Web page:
The antibiotic unknowns of stingray infection
As a plastic and reconstructive surgeon, the Peninsula Clinical School’s Professor Warren Rozen occasionally treats patients with injuries sustained after a stingray attack. One of them arrived with an infection that developed after injury which, disturbingly, didn’t respond to commonly used antibiotics, making it difficult to treat.
Professor Rozen searched the available literature for the best antibiotic treatment regime for the patient but realised no good recommendations existed directly targeting stingray injuries: he decided to investigate.
First author Dr Jevan Cevik, also from Peninsula Clinical School’s Department of Plastic and Reconstructive Surgery, Peninsula Health, Frankston, conducted a study using a data set collected by Professor Rozen together with a review of available literature. The study was published recently in ‘Travel Medicine and Infectious Disease’.
In Victoria, stingrays are the second most common cause of marine animal injuries presenting to emergency departments after shark attack. Injuries can range from superficial grazes and bites to deep puncture wounds if the person is hit by the barb in the stingray’s tail. Depending on the severity and location of the trauma, stingray injuries can be serious; a sting to the abdomen, lungs or heart can be fatal.
The serrated-edged backwards-pointing barbs can remain in tissue along with foreign mucous and skin cells that come off the stingray. “It’s a quite contaminated environment that predisposes the patient to a high risk of infection,” Dr Cevik said. “Certain organisms exist on the stingray itself that have concerning antibiotic-resistance profiles,” he said. “However, this has not been well-studied.”
The barb is often laced with venom, not of itself very toxic but which can potentially interrupt electrical conduction in the heart, although this is uncommon. The venom can cause local wound necrosis, which increases the risk that the wound will become infected. Subsequently, infections may progress to more concerning conditions such as osteomyelitis (infection of the bone), necrotising fasciitis or septicaemia, which has a high mortality risk, Dr Cevik said.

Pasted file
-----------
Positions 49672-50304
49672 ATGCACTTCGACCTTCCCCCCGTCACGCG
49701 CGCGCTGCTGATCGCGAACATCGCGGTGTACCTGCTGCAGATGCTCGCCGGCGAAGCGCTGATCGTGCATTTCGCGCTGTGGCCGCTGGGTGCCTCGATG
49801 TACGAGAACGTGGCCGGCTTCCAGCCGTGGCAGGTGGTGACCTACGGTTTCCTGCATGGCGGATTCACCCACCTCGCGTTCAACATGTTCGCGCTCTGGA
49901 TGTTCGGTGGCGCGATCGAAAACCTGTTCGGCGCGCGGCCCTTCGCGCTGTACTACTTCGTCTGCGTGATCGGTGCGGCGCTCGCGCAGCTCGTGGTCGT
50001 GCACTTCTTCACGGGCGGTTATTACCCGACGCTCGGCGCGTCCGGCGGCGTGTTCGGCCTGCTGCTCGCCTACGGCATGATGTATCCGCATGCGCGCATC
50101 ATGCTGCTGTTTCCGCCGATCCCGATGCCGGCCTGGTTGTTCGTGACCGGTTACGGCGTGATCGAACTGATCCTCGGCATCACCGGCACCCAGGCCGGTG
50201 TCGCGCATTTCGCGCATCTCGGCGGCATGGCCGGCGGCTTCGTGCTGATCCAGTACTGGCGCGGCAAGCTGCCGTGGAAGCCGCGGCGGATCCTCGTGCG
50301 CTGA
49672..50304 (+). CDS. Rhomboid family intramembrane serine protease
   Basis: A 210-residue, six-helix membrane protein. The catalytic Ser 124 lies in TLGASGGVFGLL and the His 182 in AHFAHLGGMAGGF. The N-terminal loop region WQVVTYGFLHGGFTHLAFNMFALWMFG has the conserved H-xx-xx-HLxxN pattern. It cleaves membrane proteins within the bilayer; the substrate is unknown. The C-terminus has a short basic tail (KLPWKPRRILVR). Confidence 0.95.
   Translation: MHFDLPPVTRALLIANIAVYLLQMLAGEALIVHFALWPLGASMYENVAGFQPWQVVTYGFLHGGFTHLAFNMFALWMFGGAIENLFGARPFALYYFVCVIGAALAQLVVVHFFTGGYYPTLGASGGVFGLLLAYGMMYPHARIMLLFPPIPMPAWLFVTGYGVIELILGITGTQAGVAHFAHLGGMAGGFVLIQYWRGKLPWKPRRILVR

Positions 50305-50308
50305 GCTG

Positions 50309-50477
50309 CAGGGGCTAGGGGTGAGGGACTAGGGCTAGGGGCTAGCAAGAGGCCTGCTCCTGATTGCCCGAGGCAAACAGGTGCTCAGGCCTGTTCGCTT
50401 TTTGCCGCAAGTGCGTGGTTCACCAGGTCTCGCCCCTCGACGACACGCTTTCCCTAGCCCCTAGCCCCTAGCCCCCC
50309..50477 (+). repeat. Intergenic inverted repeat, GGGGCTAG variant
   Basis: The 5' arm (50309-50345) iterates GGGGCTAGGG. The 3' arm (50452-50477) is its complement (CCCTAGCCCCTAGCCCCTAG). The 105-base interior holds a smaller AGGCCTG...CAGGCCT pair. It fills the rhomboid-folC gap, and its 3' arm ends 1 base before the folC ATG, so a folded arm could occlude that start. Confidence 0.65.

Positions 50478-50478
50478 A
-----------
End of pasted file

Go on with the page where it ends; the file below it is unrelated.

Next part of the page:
A retrospectively reviewed cohort study of 22 patients presenting at Peninsula Health with injuries sustained following stingray attacks was conducted over a 24-month period. Of these, eight infections were reported. One case grew a highly-resistant Vibrio species.
Among the literature reviewed, 18 cases of infections were identified, many of which led to significant complications for patients. The micro-organisms identified were diverse and there was little consistency, and conflicting recommendations, among the antibiotic regimens utilised, the study found.
It concluded that based on the antibiotic susceptibilities of causative bacteria, along with extrapolation from recommendations and guidelines identified in the literature, ciprofloxacin, doxycycline and trimethoprim-sulfamethoxazole appear to be the most appropriate antibiotics choices for prophylaxis or treatment of localised infection.
“This research is useful to doctors in the emergency department and for us as surgeons managing these patients during and after surgery,” Professor Rozen said. “We’ve always based our management on empirical information, but it’s great to have some solid data on which to base our management. On the Peninsula especially, this is such a common presentation, that we felt this was essential to evaluate,” he said.
Further research was needed to ascertain antibiotics that will best target infection by the unique organisms on the stingray, Dr Cevik added. “I think the study’s been useful in scrutinising the current state of the literature and in showing where future research is needed, and it explains why this is important,” he said. “Hopefully more studies will come out that will recommend the relevant antibiotics that are most effective, particularly in the treatment of systemic infection.”
Dr Cevik completed his undergraduate degree in biomedical science at Monash University and has recently completed his medical degree. Surgeon Professor David Hunter-Smith from the Peninsula Clinical School was also involved in the study.
Cevik J, Hunter-Smith DJ, Rozen WM. Infections following stingray attacks: A case series and literature review of antimicrobial resistance and treatment. Travel Med Infect Dis. 2022 Mar 15;47:102312. doi: 10.1016/j.tmaid.2022.102312. Epub ahead of print. PMID: 35304330.
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